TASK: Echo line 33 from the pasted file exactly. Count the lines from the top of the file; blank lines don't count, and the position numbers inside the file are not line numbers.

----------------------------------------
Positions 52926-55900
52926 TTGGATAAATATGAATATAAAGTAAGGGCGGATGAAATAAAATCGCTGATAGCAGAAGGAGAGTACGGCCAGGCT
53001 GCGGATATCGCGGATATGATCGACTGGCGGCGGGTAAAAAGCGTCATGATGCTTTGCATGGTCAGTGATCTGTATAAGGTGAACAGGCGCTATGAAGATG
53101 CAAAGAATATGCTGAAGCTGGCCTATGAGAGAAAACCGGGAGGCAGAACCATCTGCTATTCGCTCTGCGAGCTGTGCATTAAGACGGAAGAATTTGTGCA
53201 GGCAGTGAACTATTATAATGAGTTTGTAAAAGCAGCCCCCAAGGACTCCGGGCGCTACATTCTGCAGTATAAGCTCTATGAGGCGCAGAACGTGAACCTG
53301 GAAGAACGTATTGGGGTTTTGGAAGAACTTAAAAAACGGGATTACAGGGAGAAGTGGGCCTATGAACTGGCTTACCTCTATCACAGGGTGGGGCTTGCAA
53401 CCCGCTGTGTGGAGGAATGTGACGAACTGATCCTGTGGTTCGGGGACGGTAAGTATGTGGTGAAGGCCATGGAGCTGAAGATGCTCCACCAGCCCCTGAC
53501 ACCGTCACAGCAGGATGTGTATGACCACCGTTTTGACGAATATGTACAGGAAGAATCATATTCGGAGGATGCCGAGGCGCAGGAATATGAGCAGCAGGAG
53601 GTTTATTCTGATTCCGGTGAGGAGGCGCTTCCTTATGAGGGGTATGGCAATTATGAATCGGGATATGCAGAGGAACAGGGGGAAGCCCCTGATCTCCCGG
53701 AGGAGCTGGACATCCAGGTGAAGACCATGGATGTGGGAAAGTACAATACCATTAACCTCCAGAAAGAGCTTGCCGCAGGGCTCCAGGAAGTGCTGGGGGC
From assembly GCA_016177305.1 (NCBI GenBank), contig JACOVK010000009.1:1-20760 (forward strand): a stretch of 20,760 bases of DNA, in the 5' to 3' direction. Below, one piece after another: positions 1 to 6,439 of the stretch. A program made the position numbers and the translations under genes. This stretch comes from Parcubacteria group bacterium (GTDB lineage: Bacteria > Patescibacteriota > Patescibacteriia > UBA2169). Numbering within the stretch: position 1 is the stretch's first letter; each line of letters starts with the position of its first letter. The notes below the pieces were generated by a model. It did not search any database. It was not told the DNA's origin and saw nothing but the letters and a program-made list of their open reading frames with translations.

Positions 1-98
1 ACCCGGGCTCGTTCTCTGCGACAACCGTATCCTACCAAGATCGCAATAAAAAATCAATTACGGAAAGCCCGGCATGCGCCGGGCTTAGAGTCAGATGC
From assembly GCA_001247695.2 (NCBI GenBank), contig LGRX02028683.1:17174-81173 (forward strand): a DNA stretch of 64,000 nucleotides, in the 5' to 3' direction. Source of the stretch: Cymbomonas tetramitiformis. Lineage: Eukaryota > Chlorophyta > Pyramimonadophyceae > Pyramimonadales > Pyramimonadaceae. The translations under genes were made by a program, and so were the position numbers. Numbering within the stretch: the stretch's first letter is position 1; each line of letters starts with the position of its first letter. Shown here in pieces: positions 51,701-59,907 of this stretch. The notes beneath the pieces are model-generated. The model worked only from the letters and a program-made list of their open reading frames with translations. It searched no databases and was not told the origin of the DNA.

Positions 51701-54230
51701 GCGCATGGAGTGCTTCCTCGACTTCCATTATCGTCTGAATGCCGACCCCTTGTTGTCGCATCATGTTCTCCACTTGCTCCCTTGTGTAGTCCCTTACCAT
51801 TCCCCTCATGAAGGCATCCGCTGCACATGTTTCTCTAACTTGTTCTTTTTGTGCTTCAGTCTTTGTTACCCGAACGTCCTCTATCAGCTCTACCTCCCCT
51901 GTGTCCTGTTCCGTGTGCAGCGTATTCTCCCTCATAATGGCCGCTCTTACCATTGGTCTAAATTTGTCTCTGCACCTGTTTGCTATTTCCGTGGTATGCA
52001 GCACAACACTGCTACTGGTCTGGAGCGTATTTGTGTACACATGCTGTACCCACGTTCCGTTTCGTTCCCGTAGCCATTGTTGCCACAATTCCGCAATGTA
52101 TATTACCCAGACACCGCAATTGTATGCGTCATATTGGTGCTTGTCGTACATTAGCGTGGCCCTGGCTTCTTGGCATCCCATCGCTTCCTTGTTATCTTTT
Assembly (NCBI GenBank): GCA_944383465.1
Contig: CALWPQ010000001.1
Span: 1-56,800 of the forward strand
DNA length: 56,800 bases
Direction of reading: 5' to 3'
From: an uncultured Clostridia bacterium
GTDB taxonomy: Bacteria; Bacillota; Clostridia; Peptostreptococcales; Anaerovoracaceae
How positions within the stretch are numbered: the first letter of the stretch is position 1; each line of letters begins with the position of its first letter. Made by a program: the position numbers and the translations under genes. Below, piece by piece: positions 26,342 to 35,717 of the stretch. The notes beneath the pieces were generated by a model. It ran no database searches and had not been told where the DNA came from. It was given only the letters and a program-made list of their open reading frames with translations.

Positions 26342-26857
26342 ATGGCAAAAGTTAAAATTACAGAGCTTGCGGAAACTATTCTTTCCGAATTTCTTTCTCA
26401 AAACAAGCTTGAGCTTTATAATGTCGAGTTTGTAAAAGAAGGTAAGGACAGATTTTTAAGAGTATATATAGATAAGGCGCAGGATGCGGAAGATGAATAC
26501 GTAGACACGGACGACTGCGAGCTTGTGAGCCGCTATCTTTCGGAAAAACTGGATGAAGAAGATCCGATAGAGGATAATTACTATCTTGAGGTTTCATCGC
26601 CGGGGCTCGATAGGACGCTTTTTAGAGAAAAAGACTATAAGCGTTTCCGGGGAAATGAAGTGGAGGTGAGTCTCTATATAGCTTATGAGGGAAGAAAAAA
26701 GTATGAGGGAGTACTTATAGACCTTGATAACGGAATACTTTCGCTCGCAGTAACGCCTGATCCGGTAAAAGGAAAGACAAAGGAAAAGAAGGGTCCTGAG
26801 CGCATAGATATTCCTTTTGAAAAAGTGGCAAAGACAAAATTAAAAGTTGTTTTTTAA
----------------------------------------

26601 CGGGGCTCGATAGGACGCTTTTTAGAGAAAAAGACTATAAGCGTTTCCGGGGAAATGAAGTGGAGGTGAGTCTCTATATAGCTTATGAGGGAAGAAAAAA